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Erskine, R. (1984). Mary Boston and Rolene Szur (eds): Psychotherapy with Severely Deprived Children. Published R.K.P., 1983. Paperback £5.95.. J. Child Psychother., 10(1):127-129.

(1984). Journal of Child Psychotherapy, 10(1):127-129

Mary Boston and Rolene Szur (eds): Psychotherapy with Severely Deprived Children. Published R.K.P., 1983. Paperback £5.95.

Review by:
Ruth Erskine

I enjoyed this book and hopefully it will go some way to dispel the notion that children who have suffered severe emotional and physical disruption in their lives are not suitable candidates for psychotherapy. The book comprises a collection of case studies of children referred for individual psychotherapy at the Tavistock and other clinics and schools in London, and arose out of a multidisciplinary workshop set up to explore their treatment. All of the children were in the care of a local authority, and in the book, there is also consideration given to the network of professionals involved in providing substitute care for these children in the absence of the conventional family.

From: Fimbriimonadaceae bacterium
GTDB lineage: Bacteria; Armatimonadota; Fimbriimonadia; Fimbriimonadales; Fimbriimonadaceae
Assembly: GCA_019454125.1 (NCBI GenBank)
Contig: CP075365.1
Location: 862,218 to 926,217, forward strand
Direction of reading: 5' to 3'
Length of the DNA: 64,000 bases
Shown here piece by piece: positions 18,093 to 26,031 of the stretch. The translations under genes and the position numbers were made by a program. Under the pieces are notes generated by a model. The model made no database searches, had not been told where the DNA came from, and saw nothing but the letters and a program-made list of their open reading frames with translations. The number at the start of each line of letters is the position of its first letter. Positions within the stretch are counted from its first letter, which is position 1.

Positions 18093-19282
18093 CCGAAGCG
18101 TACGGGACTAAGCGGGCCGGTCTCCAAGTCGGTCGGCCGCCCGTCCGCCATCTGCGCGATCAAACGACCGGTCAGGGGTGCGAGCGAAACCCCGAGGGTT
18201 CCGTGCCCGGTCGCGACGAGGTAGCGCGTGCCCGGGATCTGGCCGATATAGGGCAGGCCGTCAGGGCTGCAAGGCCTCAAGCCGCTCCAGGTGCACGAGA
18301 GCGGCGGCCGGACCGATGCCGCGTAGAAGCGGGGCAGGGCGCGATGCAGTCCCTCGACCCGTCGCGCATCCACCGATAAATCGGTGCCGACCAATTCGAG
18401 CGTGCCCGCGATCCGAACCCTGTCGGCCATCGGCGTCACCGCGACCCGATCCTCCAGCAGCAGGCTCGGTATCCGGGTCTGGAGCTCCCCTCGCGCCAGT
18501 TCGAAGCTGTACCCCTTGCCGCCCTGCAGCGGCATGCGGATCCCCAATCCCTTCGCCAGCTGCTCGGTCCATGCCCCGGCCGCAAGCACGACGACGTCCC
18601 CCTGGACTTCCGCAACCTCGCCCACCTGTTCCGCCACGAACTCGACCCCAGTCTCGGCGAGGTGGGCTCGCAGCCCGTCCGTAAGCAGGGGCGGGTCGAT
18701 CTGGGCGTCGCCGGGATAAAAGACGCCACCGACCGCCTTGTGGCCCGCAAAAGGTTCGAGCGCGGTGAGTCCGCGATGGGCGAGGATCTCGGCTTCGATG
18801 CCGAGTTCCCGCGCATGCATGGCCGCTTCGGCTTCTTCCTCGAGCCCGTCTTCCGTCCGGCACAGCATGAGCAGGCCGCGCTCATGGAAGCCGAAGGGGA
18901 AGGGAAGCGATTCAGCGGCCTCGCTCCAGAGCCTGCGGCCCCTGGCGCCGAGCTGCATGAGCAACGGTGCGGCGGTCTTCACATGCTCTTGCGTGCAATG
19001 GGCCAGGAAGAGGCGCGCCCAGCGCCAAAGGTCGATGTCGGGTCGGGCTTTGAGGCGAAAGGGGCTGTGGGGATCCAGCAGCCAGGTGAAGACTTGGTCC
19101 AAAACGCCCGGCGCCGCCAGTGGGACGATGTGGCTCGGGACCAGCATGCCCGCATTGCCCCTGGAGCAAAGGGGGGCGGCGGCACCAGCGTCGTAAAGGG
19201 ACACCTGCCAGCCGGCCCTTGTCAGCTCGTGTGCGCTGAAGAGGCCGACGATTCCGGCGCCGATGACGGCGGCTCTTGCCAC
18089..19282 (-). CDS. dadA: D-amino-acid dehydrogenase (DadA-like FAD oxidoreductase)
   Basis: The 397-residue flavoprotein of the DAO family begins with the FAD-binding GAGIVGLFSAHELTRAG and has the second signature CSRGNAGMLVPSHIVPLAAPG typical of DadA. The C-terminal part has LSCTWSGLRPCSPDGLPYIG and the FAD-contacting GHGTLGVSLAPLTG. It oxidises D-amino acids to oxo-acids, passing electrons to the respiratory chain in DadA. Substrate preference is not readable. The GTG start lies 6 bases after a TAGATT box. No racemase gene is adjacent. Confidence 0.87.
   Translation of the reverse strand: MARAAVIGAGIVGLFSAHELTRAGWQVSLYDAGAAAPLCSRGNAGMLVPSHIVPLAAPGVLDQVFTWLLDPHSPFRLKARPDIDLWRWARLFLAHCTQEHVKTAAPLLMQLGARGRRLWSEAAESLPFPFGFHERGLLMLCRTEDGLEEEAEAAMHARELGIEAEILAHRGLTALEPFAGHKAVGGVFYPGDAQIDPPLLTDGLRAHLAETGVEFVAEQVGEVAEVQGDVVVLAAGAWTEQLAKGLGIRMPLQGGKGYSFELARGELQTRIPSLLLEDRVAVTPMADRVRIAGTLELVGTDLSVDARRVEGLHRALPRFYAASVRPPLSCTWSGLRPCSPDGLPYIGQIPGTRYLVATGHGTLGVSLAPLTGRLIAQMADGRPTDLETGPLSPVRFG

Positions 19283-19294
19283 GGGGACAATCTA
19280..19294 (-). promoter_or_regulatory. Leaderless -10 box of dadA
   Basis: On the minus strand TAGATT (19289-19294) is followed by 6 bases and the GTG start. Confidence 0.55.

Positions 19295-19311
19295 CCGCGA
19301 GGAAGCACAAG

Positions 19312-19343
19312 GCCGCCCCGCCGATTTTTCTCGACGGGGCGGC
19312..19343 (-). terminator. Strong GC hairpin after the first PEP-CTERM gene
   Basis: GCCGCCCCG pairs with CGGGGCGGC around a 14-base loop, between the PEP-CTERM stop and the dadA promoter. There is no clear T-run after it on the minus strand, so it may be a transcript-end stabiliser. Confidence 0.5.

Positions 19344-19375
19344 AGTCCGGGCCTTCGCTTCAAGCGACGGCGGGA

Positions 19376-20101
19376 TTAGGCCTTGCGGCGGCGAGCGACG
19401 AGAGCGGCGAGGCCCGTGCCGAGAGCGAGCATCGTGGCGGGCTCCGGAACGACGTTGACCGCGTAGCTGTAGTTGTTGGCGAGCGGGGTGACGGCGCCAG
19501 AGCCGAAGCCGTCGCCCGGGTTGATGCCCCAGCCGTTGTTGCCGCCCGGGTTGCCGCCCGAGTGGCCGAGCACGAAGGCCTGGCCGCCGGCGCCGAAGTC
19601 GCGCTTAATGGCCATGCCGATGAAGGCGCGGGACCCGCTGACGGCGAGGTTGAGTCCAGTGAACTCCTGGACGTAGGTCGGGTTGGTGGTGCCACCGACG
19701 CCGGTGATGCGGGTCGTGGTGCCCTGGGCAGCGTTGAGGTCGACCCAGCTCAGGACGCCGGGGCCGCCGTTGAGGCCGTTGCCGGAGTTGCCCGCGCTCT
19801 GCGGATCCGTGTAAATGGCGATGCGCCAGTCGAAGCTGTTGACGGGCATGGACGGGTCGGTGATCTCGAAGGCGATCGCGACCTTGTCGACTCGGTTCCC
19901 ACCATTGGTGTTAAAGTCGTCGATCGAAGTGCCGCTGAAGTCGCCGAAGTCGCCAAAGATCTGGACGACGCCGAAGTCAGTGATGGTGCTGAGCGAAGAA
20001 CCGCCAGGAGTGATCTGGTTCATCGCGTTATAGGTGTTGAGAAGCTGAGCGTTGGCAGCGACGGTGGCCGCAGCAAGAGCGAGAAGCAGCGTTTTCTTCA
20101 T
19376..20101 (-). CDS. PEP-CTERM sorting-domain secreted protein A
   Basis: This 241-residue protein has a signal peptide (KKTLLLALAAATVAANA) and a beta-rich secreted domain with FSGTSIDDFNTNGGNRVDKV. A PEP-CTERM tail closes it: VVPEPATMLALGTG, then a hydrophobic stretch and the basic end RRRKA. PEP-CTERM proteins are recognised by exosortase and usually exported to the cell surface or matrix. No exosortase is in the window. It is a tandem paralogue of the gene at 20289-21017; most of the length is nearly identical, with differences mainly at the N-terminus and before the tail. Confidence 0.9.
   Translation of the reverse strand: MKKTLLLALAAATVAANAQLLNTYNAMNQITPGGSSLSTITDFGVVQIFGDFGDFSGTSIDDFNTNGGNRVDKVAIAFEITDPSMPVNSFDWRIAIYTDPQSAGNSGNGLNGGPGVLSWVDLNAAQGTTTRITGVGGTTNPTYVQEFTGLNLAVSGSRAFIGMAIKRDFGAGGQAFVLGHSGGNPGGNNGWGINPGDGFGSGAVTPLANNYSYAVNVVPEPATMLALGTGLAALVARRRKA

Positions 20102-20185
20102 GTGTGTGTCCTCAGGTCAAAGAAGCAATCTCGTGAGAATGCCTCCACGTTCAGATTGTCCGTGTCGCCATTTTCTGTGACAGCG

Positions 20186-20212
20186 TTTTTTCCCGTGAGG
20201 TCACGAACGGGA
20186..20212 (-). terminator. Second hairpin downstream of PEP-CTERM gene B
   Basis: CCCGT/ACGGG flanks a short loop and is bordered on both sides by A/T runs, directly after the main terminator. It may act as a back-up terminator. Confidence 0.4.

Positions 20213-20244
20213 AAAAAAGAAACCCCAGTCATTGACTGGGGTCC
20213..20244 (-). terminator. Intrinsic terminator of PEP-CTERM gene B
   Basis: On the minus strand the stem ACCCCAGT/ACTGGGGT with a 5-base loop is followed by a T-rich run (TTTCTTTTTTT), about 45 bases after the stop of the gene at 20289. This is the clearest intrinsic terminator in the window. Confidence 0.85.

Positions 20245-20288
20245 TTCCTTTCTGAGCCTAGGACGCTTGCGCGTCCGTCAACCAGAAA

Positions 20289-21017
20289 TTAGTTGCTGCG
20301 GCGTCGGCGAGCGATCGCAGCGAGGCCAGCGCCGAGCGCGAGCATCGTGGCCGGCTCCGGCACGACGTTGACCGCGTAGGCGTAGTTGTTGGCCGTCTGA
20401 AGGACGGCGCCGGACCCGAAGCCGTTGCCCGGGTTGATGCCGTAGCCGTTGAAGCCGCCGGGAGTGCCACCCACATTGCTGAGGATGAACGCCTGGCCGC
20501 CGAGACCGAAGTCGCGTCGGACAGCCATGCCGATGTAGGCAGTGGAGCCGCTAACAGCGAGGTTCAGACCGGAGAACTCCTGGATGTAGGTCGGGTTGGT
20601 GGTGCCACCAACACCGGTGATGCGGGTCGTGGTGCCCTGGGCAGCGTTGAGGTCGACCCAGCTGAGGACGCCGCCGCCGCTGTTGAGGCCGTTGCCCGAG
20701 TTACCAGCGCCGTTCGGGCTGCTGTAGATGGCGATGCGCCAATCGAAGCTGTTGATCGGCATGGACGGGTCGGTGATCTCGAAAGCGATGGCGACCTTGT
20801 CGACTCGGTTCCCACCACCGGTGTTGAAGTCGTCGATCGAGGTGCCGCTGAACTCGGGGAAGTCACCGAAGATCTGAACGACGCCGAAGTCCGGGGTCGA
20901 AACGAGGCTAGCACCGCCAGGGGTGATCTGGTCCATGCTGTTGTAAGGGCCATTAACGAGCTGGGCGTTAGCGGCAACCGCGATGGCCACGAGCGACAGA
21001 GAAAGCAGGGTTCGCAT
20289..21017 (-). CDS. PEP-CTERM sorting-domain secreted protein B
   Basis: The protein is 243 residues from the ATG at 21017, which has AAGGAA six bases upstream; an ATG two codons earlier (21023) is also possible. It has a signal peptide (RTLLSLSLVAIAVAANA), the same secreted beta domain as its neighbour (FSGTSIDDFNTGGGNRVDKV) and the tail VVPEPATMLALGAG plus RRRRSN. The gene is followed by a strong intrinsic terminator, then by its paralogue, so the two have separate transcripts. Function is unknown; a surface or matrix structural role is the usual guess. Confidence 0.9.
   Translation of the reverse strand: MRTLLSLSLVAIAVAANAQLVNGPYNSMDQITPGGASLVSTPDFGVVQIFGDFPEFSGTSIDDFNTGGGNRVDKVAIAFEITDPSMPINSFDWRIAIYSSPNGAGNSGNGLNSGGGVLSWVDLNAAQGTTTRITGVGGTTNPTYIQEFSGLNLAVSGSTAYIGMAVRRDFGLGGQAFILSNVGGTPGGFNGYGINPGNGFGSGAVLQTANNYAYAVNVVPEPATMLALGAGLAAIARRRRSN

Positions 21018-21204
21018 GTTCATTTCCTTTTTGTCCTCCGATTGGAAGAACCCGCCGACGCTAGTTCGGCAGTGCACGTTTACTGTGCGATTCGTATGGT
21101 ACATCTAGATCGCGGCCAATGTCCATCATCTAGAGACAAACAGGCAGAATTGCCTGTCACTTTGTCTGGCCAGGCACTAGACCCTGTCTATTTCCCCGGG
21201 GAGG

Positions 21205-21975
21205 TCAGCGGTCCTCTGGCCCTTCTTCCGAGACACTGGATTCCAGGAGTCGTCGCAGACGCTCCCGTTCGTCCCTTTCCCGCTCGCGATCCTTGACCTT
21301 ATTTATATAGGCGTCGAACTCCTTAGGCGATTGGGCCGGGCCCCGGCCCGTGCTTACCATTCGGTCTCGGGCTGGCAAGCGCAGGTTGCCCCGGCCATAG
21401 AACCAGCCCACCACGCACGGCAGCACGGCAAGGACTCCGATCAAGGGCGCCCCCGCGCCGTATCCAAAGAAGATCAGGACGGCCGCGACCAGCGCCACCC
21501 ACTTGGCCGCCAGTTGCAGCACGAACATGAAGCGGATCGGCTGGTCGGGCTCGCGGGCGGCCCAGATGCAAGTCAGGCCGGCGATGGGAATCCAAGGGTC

What impressed me most was the considerable warmth, compassion and dedication of the contributors and their struggles to bear with these children's despair and deprivation. The overall impression is a demystification of psychoanalytic psychotherapy as a privileged resource for the chosen few and a thoughtful appraisal of its application to children who have been subject to abuse, neglect and chaotic family lives. The case material is well-presented, lucid and very readable, and although the degree of loss, pain, rage and anguish can seem overwhelming, throughout the book is maintained a belief that one can “clue into the growing edge of children” despite their damaging experiences and the consequent assaults on the treatment.

The editors discuss the problem of selection for psychotherapy and the difficulty of predicting outcome from the various assessment procedures available.

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